Study of women's experiences of miscarriage in South Africa
Many pregnancies end in miscarriage, making this a common event in the lives of pregnant women. Before the 20th week of pregnancy, bleeding occurs in a fifth of documented pregnancies and more than a half of these pregnancies are miscarried (Everett 1997). Miscarriage is both a medical and a social event (Opitz, 1987, Letherby, 1993, Van der Sijp 2010). Miscarriage as a social event is presented by the role of social interactions in shaping miscarriage experiences. Most women seek medical health care after the occurrence of a miscarriage, which transforms the experience into a medical event (Pincombe et al., 2015). Although a miscarriage may be a life-changing event, there is a likelihood of a successful pregnancy following a miscarriage (Winston 2013, Van den Akker, 2012). Miscarriages may embody various connotations. A miscarriage event is a potentially life-changing event (Letherby, 1993), therefore deserving of sociological analysis. The perspective used in this study is that miscarriage is a social construct, which is constructed from both those who experience it and from the medical perspective as women interact with the medical arena. This research presents a narrative inquiry into the stories of ten women who have experienced miscarriage and are between the ages of 19-45 from different cultural and racial backgrounds, along with the expert knowledge of three health care practitioners who have worked in the maternal health care sector. Semi-structured, in-depth interviews were used as narrative guidelines for women who have experienced miscarriages and to gather expert knowledge of healthcare professionals on standard procedures in dealing with miscarriages in healthcare settings. The snowballing sampling technique was used to identify the participants for this study. Participation in this study has been voluntary and informed by continued consent. This research will completely anonymize the participants by taking out any information that might reveal the identity of the participants and the medical health care institutions they either attended or work in. Women’s emotional experiences following a miscarriage are at the center of how they articulate their miscarriage experiences and navigate through their feminine identities following a miscarriage experience, hence a need for women’s emotional needs to be met and highly prioritized following a miscarriage event. Maternal health care in South Africa has transformed for better over the years, although miscarriages still account for maternal deaths. Medical health care has been a primary source of health care for most women in an event of a miscarriage. Women’s relationship with their partners or spouses following a miscarriage event is essential for recovery, healing, and coping. Support from people one cares about, be it family, spousal support and support from one’s inner circle of friends and social associations, is essential in shaping up women’s miscarriage experiences. Cultural interpretations and value systems still play a role in informing women’s understandings of a miscarriage.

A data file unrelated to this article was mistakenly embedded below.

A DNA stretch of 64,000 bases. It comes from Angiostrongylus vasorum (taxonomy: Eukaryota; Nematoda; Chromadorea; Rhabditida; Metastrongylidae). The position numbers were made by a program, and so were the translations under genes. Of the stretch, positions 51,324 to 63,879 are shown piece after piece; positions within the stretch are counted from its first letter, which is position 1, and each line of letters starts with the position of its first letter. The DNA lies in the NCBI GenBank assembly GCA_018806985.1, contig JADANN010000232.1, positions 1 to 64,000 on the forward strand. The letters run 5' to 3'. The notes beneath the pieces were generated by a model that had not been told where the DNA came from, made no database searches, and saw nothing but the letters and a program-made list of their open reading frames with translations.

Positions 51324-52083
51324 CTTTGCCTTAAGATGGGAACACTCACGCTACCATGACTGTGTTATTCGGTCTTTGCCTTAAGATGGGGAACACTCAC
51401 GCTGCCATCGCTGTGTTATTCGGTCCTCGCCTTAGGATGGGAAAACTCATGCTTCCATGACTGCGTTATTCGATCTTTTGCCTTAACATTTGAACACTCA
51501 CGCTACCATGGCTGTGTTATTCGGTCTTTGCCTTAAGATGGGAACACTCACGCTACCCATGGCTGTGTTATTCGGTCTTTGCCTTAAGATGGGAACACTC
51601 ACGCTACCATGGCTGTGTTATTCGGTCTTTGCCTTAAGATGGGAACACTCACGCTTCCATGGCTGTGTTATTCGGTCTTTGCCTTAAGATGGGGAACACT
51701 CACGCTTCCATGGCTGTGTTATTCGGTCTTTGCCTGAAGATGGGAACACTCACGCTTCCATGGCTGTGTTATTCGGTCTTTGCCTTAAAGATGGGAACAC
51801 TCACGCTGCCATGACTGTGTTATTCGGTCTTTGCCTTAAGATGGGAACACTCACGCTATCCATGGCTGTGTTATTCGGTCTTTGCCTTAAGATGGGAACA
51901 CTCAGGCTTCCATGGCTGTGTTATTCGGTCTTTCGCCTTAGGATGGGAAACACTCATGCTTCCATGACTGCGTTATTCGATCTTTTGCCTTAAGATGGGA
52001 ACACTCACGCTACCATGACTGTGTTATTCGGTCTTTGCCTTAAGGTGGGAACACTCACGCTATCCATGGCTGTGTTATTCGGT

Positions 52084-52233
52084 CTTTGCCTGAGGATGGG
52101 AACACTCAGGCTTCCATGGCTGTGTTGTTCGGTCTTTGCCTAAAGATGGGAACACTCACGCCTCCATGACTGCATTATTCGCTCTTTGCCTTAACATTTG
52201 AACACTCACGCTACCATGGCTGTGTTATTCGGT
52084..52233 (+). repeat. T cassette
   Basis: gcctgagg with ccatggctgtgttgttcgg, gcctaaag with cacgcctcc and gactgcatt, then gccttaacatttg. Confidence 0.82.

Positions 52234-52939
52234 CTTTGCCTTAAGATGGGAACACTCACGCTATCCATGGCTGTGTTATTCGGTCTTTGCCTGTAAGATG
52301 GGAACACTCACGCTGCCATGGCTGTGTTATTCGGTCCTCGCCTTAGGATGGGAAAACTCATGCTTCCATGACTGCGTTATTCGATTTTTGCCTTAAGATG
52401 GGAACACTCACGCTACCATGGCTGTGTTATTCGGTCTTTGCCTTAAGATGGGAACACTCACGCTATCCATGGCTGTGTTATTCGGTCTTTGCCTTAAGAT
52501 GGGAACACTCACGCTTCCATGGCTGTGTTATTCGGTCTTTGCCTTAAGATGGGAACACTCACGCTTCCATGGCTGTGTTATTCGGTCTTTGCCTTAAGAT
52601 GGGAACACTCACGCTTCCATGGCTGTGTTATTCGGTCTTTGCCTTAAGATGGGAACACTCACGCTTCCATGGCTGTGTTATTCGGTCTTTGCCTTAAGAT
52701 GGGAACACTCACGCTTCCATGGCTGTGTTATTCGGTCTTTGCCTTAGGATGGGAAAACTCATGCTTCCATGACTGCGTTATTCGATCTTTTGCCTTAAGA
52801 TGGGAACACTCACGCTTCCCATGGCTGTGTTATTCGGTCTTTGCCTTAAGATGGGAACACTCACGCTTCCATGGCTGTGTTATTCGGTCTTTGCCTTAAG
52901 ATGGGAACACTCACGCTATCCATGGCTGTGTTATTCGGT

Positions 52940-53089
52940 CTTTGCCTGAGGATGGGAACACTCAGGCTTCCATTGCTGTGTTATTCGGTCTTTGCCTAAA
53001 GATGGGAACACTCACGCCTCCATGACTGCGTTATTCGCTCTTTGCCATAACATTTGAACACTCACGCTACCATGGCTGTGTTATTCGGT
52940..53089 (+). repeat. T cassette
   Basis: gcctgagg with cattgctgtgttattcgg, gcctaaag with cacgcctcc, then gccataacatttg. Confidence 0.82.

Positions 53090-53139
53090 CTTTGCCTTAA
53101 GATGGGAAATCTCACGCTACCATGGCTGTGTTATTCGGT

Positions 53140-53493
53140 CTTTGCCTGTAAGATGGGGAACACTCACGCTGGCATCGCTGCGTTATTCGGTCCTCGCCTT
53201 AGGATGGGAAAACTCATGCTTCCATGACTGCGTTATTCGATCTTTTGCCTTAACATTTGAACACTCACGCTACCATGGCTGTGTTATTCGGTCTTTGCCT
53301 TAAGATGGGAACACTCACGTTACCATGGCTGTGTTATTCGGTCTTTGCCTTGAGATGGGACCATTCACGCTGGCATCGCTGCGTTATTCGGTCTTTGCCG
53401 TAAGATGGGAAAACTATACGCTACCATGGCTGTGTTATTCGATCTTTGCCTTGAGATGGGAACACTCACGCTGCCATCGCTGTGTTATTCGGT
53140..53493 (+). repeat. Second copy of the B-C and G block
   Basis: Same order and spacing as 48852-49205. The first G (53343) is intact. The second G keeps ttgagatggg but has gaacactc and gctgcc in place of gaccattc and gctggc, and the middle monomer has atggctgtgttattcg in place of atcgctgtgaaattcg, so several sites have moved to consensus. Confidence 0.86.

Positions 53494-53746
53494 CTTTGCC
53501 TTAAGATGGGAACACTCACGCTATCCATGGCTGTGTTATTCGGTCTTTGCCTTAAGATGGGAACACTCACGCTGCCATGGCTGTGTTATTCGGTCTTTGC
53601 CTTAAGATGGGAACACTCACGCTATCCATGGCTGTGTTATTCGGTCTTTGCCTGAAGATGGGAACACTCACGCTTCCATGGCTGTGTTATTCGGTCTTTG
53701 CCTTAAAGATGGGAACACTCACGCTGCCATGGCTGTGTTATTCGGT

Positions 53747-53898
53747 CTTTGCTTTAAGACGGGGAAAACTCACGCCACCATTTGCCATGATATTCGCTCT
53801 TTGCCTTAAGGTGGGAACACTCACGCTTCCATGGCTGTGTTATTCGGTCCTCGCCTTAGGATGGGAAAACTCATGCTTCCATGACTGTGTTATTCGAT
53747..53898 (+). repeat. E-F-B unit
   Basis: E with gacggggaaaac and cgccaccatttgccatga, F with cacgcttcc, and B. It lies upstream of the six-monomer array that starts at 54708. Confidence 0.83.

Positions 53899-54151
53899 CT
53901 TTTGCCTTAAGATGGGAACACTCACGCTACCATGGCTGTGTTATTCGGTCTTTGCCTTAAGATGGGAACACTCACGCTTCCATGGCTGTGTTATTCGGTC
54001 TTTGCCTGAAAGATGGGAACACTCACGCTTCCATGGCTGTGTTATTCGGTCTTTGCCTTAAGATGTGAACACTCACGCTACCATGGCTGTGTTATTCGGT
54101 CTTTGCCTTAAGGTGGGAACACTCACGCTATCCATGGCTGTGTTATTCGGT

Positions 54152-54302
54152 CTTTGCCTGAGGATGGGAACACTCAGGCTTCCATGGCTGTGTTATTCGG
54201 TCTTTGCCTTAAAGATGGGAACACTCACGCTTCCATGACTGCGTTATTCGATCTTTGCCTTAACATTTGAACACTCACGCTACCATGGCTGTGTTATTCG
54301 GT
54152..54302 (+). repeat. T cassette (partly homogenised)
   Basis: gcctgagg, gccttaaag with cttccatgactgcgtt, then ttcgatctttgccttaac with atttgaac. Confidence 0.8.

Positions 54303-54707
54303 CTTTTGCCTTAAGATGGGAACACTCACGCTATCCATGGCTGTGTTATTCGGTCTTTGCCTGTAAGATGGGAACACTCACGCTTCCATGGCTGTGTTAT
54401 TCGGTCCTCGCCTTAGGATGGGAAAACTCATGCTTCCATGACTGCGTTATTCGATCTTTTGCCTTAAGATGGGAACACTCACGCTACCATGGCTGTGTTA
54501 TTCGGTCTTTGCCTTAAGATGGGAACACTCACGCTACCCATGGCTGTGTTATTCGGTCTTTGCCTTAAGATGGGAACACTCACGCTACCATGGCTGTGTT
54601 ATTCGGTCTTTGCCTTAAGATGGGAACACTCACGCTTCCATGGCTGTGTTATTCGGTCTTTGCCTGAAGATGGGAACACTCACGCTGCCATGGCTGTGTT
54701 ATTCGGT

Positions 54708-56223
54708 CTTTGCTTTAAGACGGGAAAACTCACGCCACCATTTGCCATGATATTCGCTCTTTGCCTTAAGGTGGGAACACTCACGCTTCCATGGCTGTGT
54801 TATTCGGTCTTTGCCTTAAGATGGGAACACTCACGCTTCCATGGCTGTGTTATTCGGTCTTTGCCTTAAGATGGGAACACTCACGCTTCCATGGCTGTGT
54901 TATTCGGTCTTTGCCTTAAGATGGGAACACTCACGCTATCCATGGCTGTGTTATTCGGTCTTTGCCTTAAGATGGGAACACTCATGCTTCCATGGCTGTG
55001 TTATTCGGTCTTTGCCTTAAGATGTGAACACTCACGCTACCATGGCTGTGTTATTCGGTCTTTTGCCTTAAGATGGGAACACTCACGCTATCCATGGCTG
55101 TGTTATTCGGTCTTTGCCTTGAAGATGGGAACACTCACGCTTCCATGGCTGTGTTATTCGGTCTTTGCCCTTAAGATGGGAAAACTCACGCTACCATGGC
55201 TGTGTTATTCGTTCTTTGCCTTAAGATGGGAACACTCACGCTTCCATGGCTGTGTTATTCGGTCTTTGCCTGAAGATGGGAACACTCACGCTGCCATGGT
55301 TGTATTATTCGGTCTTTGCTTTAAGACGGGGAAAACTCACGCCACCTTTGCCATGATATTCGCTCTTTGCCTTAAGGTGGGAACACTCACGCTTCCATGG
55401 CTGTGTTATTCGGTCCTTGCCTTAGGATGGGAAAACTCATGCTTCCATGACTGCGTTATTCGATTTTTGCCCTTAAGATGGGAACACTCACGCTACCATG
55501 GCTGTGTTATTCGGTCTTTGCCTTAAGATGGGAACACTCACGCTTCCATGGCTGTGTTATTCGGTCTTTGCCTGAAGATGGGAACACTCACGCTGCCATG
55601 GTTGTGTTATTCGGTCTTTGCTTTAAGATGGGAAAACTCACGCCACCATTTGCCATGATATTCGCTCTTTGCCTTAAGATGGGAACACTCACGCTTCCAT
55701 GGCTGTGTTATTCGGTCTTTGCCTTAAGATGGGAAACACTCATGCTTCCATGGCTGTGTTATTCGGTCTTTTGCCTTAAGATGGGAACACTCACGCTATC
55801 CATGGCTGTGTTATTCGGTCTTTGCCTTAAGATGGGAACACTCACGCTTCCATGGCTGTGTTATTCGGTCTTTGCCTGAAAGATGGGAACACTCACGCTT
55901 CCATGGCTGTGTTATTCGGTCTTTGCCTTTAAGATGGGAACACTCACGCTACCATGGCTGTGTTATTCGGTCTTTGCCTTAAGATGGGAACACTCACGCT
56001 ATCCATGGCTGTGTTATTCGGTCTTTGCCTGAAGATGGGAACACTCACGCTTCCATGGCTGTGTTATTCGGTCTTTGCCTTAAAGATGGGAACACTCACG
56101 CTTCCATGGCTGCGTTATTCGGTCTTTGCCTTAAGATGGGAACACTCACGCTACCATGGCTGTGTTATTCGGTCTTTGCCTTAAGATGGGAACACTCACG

A thesis submitted for the degree of Master of Arts in Health Sociology at the Faculty of Humanities of the University of the Witwatersrand, Johannesburg, 2018
Ncube, Nobukhosi (2018) Study of women's experiences of miscarriage in South Africa, University of the Witwatersrand, Johannesburg, <http://hdl.handle.net/10539/27207>